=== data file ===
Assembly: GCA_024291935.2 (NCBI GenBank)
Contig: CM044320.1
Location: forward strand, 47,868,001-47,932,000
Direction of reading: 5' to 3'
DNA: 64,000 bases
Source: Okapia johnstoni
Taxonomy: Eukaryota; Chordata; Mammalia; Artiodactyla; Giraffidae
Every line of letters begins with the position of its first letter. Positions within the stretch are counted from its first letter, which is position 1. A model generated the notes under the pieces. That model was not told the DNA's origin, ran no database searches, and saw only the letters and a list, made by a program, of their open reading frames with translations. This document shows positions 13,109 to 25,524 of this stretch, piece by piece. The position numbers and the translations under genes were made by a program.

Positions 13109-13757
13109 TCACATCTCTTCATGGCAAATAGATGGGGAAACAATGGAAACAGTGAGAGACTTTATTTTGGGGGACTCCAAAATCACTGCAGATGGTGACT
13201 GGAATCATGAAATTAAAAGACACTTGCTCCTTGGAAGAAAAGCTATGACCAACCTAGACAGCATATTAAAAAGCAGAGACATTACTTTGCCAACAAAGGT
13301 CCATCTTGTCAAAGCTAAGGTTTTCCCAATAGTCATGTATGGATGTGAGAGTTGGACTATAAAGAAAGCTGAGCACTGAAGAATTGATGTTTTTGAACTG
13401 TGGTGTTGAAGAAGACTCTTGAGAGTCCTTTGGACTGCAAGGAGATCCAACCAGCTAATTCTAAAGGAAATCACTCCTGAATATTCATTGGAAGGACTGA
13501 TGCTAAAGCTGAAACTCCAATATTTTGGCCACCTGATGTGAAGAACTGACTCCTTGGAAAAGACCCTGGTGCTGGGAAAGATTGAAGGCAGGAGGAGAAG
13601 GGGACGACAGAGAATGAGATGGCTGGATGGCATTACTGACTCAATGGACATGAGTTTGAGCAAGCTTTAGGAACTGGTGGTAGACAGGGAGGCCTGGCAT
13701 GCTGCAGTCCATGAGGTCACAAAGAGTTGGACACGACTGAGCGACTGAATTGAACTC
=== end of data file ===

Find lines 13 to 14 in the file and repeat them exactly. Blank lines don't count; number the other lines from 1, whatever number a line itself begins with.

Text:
13401 TGGTGTTGAAGAAGACTCTTGAGAGTCCTTTGGACTGCAAGGAGATCCAACCAGCTAATTCTAAAGGAAATCACTCCTGAATATTCATTGGAAGGACTGA
13501 TGCTAAAGCTGAAACTCCAATATTTTGGCCACCTGATGTGAAGAACTGACTCCTTGGAAAAGACCCTGGTGCTGGGAAAGATTGAAGGCAGGAGGAGAAG